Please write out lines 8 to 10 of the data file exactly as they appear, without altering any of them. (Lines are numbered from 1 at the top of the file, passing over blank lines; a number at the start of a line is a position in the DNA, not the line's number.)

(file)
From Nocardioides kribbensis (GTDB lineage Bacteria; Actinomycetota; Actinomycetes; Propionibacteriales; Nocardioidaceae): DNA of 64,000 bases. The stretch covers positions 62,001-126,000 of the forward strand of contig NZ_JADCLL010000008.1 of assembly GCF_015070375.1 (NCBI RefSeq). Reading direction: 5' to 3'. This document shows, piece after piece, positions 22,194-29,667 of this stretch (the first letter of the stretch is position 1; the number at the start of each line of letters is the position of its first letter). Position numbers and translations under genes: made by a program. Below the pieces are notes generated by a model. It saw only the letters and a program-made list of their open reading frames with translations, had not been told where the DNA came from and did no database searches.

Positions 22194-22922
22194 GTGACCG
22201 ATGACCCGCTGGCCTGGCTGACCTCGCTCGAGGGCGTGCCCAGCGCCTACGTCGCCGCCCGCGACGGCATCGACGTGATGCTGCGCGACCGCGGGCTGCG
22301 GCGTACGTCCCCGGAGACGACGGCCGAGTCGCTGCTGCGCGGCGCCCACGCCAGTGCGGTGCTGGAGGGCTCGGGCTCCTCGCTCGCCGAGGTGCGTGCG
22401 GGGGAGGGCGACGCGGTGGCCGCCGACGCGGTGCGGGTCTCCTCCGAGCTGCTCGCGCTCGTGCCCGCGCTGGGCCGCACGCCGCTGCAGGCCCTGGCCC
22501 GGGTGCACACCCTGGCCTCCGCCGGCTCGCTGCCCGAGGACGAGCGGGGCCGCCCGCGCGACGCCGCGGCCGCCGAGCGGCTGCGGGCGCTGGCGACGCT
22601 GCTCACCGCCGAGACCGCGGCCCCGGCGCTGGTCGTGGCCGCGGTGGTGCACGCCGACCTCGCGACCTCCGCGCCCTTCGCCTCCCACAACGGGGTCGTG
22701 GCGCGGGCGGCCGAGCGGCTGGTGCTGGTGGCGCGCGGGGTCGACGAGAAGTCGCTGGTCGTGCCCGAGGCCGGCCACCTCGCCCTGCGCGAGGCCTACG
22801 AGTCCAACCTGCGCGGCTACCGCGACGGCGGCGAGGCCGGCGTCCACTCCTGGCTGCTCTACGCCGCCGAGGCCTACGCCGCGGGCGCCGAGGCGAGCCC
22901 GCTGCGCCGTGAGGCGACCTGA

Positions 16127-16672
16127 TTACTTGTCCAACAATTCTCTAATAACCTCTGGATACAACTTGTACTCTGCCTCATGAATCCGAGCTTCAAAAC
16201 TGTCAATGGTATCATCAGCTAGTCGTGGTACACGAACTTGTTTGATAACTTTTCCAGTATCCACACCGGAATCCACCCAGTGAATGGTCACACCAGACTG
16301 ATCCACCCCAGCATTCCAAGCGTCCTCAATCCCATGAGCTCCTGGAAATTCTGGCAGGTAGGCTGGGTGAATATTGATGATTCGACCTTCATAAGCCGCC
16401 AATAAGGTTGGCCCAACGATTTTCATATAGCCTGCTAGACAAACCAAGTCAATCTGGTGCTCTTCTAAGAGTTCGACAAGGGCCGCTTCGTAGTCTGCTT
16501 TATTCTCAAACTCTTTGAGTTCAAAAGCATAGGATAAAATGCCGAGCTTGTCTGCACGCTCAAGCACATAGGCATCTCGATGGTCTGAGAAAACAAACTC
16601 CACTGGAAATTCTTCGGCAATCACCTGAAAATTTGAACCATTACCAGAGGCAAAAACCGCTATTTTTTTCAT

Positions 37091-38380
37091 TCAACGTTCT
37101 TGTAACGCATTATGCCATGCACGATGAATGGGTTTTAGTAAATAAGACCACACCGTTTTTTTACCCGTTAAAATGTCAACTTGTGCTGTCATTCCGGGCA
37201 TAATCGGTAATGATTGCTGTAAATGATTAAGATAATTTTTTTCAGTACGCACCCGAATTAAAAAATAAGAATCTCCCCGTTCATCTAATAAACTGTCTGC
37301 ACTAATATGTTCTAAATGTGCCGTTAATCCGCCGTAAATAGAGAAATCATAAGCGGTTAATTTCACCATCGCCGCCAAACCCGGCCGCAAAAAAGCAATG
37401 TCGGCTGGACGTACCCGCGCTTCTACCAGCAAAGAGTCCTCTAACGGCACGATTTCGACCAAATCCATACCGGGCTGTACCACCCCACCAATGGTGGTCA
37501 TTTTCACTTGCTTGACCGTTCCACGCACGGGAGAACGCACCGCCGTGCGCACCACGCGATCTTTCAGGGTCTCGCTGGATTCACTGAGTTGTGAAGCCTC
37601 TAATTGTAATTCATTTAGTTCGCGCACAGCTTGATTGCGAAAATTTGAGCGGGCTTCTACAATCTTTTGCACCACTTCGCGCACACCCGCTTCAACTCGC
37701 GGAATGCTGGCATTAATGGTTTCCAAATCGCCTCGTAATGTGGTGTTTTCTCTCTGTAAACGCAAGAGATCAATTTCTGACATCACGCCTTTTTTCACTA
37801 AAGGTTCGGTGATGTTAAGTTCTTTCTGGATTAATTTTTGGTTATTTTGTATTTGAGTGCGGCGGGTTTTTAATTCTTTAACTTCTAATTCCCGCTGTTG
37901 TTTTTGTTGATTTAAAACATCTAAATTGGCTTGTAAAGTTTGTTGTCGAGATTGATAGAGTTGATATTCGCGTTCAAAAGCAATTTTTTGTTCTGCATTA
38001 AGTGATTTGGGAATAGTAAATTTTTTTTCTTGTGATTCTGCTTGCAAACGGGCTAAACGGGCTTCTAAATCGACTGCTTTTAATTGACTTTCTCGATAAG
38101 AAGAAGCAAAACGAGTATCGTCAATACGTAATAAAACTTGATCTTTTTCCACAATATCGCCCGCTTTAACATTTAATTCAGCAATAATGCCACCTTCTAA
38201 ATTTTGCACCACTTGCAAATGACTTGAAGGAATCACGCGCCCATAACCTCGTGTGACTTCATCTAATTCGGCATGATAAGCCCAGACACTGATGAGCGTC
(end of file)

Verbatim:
22601 GCTCACCGCCGAGACCGCGGCCCCGGCGCTGGTCGTGGCCGCGGTGGTGCACGCCGACCTCGCGACCTCCGCGCCCTTCGCCTCCCACAACGGGGTCGTG
22701 GCGCGGGCGGCCGAGCGGCTGGTGCTGGTGGCGCGCGGGGTCGACGAGAAGTCGCTGGTCGTGCCCGAGGCCGGCCACCTCGCCCTGCGCGAGGCCTACG
22801 AGTCCAACCTGCGCGGCTACCGCGACGGCGGCGAGGCCGGCGTCCACTCCTGGCTGCTCTACGCCGCCGAGGCCTACGCCGCGGGCGCCGAGGCGAGCCC